MMM: the race



Saturday dawned bright and clear in Newcastle. I crawled out of my tent having only slept about 3 hours, but as usual, feeling fresh by virtue of just being outdoors. My team-mate John picked me up and we made our way to registration in Silent Valley.

Kit was sorted out and checked. It started raining, and we started the race at 10:04. First task was to plot the checkpoints for the day on our maps. We had agreed beforehand to mark them all up at once as it would be more efficient, and would avoid silly mistakes when we were tired later on. We both marked up independently and then quickly compared maps and confirmed the route to the first point. This took about 15 minutes, and was time well spent; even if it was intimidating to hear some nearby teams rattling through their markup like map robots.

We started with a stiff climb and I was immediately aware of the teams with heavier packs struggling up. The second checkpoint farther split the teams, with people searching the mountain up and down. We studied the contours closely and trusted the map. Up and down, the grey day kept navigation in play. My calves burned marching up every hill, but the flat was okay, and I positively enjoyed the descents: a complete mix of sheer concentration and sheer abandon appears to be the technique. It is at once both meditative and exhilarating – I was always reprimanded for running in the mountains as a kid, but as Japhy tells Ray in Dharma Bums, “you can’t fall off a mountain”.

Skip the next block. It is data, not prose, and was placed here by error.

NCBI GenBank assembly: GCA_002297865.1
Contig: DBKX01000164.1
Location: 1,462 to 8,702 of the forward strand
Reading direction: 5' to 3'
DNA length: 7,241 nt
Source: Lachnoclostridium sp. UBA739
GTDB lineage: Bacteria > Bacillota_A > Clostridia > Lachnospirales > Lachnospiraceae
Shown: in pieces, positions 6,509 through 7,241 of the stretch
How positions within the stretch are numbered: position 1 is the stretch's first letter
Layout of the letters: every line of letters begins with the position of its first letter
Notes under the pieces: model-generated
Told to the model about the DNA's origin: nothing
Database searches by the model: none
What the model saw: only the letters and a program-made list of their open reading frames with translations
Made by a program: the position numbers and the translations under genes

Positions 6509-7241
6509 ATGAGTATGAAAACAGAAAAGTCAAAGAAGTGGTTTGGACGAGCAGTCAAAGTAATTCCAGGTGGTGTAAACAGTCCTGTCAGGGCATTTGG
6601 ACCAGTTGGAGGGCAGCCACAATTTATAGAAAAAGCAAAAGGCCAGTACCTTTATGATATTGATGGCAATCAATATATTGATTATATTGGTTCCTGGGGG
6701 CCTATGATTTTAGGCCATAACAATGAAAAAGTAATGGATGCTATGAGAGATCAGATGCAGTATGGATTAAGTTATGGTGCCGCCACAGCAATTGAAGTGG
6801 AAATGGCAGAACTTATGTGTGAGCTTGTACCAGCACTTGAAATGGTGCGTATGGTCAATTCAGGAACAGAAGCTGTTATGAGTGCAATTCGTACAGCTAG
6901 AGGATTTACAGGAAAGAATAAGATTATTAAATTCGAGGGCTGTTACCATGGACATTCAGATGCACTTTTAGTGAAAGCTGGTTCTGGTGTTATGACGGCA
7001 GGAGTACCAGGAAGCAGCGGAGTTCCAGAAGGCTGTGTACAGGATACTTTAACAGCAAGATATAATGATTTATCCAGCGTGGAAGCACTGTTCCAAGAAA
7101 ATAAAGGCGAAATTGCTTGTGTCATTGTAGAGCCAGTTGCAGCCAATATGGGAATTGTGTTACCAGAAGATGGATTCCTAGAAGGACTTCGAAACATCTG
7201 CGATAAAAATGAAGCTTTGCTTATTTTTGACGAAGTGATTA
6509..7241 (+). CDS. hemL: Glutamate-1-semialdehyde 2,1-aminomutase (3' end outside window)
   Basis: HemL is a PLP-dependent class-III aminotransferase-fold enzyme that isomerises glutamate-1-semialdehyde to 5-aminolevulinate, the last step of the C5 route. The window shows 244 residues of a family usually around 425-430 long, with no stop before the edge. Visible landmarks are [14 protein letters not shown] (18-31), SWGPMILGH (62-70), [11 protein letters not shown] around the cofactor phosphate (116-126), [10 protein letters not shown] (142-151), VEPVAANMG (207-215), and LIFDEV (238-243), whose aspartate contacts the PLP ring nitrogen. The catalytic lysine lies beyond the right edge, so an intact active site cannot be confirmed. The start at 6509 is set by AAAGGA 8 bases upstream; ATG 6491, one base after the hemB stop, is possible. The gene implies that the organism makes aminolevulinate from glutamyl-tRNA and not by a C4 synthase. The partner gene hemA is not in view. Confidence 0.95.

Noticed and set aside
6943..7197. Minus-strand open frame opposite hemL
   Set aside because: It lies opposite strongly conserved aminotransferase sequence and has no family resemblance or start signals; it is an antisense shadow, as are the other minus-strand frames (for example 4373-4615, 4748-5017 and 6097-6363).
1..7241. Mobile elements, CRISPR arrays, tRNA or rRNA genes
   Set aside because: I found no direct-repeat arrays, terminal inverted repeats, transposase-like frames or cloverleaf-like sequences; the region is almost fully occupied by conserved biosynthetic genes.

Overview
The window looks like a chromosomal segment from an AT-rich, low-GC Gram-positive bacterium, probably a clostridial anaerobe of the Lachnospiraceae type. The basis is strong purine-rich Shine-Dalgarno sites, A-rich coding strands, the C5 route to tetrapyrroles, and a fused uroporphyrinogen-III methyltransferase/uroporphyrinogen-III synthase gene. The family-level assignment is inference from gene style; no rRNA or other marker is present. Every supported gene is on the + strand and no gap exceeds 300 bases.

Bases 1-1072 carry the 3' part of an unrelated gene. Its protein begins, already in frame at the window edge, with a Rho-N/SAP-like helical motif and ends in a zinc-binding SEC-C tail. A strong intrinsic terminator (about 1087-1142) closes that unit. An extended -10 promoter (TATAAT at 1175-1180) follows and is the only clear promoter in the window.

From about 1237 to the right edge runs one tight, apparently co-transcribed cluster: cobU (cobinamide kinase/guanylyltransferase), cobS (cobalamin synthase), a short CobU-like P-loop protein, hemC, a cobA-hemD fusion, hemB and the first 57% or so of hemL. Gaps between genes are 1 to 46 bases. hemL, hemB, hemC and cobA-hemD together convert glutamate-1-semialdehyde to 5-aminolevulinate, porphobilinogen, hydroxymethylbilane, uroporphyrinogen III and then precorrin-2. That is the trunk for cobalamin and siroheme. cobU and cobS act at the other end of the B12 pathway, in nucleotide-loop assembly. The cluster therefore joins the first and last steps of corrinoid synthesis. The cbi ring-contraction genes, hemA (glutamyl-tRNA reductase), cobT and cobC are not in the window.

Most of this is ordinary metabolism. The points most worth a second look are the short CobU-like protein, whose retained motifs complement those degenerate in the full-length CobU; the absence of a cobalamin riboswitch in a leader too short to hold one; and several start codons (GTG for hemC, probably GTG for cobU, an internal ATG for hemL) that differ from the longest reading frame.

Now, I did go over on my ankles, step into bottomless holes, sink into thigh-deep bog, slide on my face, and came down the steep side of Spelga more on my arse than my feet, but if you go with the flow most injury can be avoided.

Looking back, I think we lost time after the Ben Crom river by marching through tough terrain right of Doan – there was a better path to the SW of the mountain that was slightly longer but would have been runable. Otherwise, we handled the small cluster well and trundled into camp happy. 18.3km, 1260m climb in 4hr 55min. It took a while to notice the small writing at the bottom of our timesheet that said we were in 2nd place in C class! We were pretty stunned. We wanted to be in the top 20, but now the chance of a prize… the leaders were a solid 35mins ahead of us, the next team 20mins behind. We quickly decided we would just do everything the same on day 2 and see what happened: mark up all checkpoints, confer on routes, and keep moving.